5% added employers’ liability to their policy. The lack of demand for this cover is because freelancers usually work solo. A digital agency will sometimes arrange their insurance via Jack, hence the request for this cover.

This data is influencing the business and what products I offer. Looking at these figures, it’s obvious my audience want more cover options.

Professional indemnity alone isn’t enough. Customers also want to protect their work tools (contents), themselves in case of causing third-party property damage (public liability), and their clients in case of injury (public liability).

This month we’re improving the quote system to include options to add public liability and contents insurance.

With only 5% buying employers’ liability, it doesn’t make sense to include this just yet. If Jack starts attracting more digital agencies and teams, then it would be worth building it into the quote system.

I could have guessed what cover was relevant to my audience, but assumptions can be costly if you get them wrong. Instead I’m letting the data I’m gathering influence the direction of Jack.

tl;dr

Professional indemnity is the most popular cover for freelancers. It made sense to launch with this product, then use data from sales to influence what other products we offered. We didn’t make assumptions. Jack’s customers told us what cover they need.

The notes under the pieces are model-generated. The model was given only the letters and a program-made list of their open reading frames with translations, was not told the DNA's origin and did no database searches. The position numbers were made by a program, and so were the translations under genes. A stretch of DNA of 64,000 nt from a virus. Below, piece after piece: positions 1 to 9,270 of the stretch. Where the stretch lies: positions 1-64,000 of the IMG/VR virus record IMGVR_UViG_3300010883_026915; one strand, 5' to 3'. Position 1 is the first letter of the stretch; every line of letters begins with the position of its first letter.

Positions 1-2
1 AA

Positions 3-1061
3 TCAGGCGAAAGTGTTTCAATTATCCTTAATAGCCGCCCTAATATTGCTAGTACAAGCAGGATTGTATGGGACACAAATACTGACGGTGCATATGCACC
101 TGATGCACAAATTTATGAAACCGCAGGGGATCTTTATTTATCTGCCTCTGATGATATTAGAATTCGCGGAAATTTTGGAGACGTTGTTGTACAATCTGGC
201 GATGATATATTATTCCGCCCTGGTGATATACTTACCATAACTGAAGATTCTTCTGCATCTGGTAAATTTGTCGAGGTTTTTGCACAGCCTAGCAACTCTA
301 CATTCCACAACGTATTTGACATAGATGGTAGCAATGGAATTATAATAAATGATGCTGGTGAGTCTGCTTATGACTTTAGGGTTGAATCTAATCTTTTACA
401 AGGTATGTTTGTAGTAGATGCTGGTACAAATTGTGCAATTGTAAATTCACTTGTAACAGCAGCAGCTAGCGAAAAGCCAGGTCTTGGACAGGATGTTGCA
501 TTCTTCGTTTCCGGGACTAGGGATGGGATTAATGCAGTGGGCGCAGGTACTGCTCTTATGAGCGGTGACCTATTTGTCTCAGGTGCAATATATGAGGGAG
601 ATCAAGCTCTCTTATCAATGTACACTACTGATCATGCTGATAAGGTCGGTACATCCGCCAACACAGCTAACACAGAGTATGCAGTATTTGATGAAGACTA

Keep Costs Down

Launching with one product keeps development costs down. The more products I offer, the more options we’ll have to build into the quote system.

It’s not just that. We’d have to implement the extra functionality into the risk question form and my CRM tool. It all adds up.

I’m bootstrapping Jack from money I earned doing wedding photography. I’m not a venture-backed start-up with deep pockets, so I have to be wary about expenditure.

One of my struggles with Jack has been knowing where to spend money. It made sense to launch with one product, earn money from that and invest it back into the business based on what the data / feedback was showing me.